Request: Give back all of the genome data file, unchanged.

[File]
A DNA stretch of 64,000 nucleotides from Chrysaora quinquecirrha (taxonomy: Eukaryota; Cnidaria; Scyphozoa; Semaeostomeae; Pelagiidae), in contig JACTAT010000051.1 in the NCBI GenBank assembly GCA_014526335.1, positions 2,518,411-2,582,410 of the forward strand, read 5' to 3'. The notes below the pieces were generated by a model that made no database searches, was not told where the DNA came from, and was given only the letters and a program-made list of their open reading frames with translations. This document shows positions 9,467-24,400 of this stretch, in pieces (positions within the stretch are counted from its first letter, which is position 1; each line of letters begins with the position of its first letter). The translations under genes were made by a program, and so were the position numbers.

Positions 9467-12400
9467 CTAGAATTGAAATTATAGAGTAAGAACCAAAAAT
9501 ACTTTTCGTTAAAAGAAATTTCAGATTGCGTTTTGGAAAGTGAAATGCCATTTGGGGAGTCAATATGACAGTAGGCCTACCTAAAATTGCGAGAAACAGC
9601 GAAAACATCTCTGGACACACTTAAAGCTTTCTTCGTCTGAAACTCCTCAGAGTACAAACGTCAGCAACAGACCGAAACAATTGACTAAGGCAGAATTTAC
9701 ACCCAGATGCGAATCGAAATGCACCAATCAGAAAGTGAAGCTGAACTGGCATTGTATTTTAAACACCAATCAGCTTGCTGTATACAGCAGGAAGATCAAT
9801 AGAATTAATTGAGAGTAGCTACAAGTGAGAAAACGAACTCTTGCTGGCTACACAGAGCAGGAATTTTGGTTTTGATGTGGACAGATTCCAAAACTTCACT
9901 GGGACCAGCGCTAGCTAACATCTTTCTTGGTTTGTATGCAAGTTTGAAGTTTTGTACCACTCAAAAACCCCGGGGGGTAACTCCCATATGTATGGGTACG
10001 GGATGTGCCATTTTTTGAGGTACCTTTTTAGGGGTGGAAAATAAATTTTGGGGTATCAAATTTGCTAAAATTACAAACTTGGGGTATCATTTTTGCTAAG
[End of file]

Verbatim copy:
A DNA stretch of 64,000 nucleotides from Chrysaora quinquecirrha (taxonomy: Eukaryota; Cnidaria; Scyphozoa; Semaeostomeae; Pelagiidae), in contig JACTAT010000051.1 in the NCBI GenBank assembly GCA_014526335.1, positions 2,518,411-2,582,410 of the forward strand, read 5' to 3'. The notes below the pieces were generated by a model that made no database searches, was not told where the DNA came from, and was given only the letters and a program-made list of their open reading frames with translations. This document shows positions 9,467-24,400 of this stretch, in pieces (positions within the stretch are counted from its first letter, which is position 1; each line of letters begins with the position of its first letter). The translations under genes were made by a program, and so were the position numbers.

Positions 9467-12400
9467 CTAGAATTGAAATTATAGAGTAAGAACCAAAAAT
9501 ACTTTTCGTTAAAAGAAATTTCAGATTGCGTTTTGGAAAGTGAAATGCCATTTGGGGAGTCAATATGACAGTAGGCCTACCTAAAATTGCGAGAAACAGC
9601 GAAAACATCTCTGGACACACTTAAAGCTTTCTTCGTCTGAAACTCCTCAGAGTACAAACGTCAGCAACAGACCGAAACAATTGACTAAGGCAGAATTTAC
9701 ACCCAGATGCGAATCGAAATGCACCAATCAGAAAGTGAAGCTGAACTGGCATTGTATTTTAAACACCAATCAGCTTGCTGTATACAGCAGGAAGATCAAT
9801 AGAATTAATTGAGAGTAGCTACAAGTGAGAAAACGAACTCTTGCTGGCTACACAGAGCAGGAATTTTGGTTTTGATGTGGACAGATTCCAAAACTTCACT
9901 GGGACCAGCGCTAGCTAACATCTTTCTTGGTTTGTATGCAAGTTTGAAGTTTTGTACCACTCAAAAACCCCGGGGGGTAACTCCCATATGTATGGGTACG
10001 GGATGTGCCATTTTTTGAGGTACCTTTTTAGGGGTGGAAAATAAATTTTGGGGTATCAAATTTGCTAAAATTACAAACTTGGGGTATCATTTTTGCTAAG